One of the biggest tragedies of the book industry in recent years is the consistent underfunding and drastic cuts to the budgets of public libraries. Generations of children, like myself, grew up on the summer reading challenge and looked forward to reading new books every few weeks but sadly, constant cuts have meant that this won’t be the case anymore.
Library closures stand at over 130 public libraries a year across Britain. Most towns now don’t have a library anywhere near the centre and lots of children are growing up having never experienced the joy of a public library.
Many libraries have been forced to rely on more and more volunteers, making the staffing of these institutions insecure and unstable. 3000 more volunteers were brought into the remaining services. These “community-run” branches have become the norm, as local authorities rely on the citizens themselves to volunteer and keep the libraries open. This reduces the opening times, services and activities that can be provided by the library. It is, however, positive to see how many people are passionate about keeping our libraries open.
All children should have the chance to discover a love for reading and my local library definitely allowed that for me
Spending on libraries fell last year by over £30 million. This is a symptom of a wider problem of local authority cuts by the national government. Communities are suffering and it seems as though working-class communities that rely on libraries as the heart of the community will suffer the most. Lots of children I knew growing up probably wouldn’t have had any books if it hadn’t have been for public libraries. In all towns and cities, libraries are so necessary to give children, from all walks of life, the skills and enjoyment that reading can bring. All children should have the chance to discover a love for reading and my local library definitely allowed that for me.
Reading early on in life has so many benefits. It forms a habit that is extremely beneficial and is a great practice for later study. Public library facilities, groups, events, and youth activities keep members of the public entertained and occupied, Libraries also hold reading groups that allow members of the community who would otherwise be very isolated such as the elderly or unemployed, or simply people who want to talk about books, a space to discuss similar interests.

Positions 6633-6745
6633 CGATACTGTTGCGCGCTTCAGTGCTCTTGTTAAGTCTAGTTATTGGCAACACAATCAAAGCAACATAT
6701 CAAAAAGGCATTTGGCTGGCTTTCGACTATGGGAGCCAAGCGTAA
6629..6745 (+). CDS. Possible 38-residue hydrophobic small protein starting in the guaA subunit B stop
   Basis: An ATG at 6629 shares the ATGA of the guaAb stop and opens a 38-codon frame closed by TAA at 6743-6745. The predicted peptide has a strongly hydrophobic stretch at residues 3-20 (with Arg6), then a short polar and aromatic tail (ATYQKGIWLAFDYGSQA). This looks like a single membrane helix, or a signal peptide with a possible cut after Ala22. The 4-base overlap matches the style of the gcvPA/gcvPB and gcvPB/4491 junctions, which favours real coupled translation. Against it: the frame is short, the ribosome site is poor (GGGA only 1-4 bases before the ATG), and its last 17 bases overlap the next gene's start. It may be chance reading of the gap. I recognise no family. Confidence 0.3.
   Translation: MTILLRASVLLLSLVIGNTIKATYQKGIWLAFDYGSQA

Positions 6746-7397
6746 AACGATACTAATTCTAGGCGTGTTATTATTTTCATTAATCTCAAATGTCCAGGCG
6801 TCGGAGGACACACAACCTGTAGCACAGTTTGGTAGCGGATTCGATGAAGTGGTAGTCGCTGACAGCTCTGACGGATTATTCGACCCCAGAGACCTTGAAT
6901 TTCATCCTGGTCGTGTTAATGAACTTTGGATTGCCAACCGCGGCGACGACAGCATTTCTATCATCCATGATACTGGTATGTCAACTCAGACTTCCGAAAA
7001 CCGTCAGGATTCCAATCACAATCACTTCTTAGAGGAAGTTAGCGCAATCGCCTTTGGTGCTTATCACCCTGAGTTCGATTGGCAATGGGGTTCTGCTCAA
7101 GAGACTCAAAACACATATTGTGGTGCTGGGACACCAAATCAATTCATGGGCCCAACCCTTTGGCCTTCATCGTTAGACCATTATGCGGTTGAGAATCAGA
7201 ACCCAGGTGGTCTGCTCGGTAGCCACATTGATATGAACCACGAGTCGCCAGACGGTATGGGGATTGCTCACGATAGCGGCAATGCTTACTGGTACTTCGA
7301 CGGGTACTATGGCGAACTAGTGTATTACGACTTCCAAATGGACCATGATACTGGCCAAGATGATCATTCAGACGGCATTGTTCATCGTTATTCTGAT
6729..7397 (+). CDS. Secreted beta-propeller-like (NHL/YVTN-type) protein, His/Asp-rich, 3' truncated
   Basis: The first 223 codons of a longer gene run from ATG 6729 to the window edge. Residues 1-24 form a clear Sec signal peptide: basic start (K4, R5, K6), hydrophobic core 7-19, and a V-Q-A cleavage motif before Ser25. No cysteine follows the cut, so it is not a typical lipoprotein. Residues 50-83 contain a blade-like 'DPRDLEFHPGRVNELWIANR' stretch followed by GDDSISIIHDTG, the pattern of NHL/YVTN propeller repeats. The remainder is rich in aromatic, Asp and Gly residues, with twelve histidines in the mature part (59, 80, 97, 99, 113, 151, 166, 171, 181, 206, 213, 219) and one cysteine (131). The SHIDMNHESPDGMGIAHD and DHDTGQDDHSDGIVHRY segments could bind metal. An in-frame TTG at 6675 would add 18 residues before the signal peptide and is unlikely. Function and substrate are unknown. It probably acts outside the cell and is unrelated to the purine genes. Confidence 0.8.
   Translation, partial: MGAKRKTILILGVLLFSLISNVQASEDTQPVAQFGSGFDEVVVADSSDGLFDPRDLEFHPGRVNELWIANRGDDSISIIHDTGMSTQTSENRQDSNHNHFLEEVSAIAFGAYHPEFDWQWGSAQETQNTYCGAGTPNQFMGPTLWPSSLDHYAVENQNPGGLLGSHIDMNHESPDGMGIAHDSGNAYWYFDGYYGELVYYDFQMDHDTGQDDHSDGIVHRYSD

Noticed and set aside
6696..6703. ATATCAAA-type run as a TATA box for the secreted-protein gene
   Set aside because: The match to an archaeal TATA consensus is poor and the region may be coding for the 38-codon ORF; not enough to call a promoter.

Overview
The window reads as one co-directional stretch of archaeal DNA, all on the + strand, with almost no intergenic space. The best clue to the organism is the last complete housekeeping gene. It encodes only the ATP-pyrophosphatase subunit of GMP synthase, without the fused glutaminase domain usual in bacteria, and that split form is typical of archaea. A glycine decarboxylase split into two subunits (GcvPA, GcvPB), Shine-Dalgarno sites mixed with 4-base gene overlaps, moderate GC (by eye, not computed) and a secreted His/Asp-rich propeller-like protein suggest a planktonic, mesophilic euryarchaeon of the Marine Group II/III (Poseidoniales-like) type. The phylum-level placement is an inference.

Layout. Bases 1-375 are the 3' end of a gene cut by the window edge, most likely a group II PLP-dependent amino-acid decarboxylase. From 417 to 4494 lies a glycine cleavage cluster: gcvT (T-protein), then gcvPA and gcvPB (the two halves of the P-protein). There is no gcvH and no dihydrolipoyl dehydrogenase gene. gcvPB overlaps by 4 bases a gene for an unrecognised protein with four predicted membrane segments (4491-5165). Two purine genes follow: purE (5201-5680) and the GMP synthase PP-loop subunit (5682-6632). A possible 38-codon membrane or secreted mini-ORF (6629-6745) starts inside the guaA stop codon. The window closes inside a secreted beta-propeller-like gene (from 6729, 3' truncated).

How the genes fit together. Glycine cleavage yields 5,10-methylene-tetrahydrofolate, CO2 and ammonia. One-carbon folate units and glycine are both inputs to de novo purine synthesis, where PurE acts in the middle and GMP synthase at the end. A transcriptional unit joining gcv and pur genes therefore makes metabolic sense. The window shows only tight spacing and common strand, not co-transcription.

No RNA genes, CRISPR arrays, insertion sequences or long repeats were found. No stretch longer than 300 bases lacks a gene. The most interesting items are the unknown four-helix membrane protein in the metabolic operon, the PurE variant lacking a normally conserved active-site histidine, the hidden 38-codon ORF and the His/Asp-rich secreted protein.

Sadly, the fall in visitor numbers by 10 million a year to 233 million in 2018 is making the case for keeping open public libraries more difficult. Lots of people are making more use of e-readers and books that can be read online, making the function of public libraries redundant. I would argue that they are used for so much more than that, there is something more exciting about having to wait a week or two before you can change a book and getting to look over the shelves. There’s a much more communal aspect of a library and they are so essential for so many members of the community.
It is sad that we have to rely on these corporations to fight to keep our libraries open given the vital role they play in communities
Tim Coates, former Managing Director of Waterstones, said the problem with libraries is that they are “badly operated and managed”. This could be down to the cut to full-time staff and ad-hoc nature of volunteers – if more funding was given to libraries, they could better manage the way they are run and overcome this issue.
The Library and Information Association CILIP are concerned that Brexit means more deep cuts to public services like libraries and are launching campaigns with American firms to bring funding into libraries. It is sad that we have to rely on these corporations to fight to keep our libraries open given the vital role they play in communities.
The closure of so many of our beloved public libraries is truly a tragedy. I hope that the growing number of volunteers and groups interested in keeping them open makes a big difference, putting pressure on the government to stop local authority cuts and recognise the importance of supporting local libraries.